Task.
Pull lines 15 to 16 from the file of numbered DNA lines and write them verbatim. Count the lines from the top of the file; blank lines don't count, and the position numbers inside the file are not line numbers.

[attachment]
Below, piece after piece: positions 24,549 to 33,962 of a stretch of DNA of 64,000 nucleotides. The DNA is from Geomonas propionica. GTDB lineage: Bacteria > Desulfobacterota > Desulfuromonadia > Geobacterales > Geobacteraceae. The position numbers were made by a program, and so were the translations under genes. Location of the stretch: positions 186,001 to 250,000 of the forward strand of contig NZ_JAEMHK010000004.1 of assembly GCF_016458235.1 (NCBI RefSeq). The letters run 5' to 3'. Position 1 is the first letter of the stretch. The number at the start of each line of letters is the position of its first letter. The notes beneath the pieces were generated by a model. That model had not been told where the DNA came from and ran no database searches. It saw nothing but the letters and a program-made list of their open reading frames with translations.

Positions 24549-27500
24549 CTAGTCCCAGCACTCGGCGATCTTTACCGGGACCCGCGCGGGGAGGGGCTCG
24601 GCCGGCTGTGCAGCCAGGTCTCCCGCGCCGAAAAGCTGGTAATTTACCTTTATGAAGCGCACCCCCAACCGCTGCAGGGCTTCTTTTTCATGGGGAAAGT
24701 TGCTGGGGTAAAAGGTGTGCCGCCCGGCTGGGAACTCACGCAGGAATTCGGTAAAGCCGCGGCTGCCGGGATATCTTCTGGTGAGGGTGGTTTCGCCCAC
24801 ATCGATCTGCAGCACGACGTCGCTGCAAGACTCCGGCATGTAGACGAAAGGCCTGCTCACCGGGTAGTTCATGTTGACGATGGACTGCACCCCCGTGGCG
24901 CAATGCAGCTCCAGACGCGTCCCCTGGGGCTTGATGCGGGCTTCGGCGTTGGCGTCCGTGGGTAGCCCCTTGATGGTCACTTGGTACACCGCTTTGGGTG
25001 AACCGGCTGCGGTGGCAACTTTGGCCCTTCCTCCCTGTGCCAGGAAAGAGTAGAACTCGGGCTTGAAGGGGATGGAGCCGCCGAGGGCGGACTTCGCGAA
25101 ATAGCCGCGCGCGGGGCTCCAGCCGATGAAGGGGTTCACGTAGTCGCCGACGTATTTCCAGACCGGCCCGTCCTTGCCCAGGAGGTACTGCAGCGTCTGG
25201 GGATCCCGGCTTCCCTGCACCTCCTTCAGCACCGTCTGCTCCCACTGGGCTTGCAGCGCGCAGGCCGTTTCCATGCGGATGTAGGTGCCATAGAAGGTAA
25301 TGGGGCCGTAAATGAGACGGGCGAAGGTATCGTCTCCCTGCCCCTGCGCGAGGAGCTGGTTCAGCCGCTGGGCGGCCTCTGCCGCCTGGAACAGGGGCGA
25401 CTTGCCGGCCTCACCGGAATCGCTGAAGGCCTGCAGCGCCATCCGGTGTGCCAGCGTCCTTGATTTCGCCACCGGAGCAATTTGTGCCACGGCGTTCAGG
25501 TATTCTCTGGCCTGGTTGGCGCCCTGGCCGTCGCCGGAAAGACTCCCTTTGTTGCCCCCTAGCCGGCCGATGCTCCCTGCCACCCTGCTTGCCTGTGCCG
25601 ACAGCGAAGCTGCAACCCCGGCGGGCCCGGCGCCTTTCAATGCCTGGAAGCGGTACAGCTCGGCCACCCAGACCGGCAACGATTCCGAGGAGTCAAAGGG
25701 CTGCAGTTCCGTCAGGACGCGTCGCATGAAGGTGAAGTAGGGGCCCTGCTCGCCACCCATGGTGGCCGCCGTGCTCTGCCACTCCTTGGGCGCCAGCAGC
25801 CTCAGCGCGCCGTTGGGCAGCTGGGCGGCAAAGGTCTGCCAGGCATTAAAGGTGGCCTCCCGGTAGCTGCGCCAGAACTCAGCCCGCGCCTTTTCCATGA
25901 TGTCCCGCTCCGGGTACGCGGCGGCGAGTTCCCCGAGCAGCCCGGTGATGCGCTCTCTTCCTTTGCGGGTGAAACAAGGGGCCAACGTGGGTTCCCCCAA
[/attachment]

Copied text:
25701 CTGCAGTTCCGTCAGGACGCGTCGCATGAAGGTGAAGTAGGGGCCCTGCTCGCCACCCATGGTGGCCGCCGTGCTCTGCCACTCCTTGGGCGCCAGCAGC
25801 CTCAGCGCGCCGTTGGGCAGCTGGGCGGCAAAGGTCTGCCAGGCATTAAAGGTGGCCTCCCGGTAGCTGCGCCAGAACTCAGCCCGCGCCTTTTCCATGA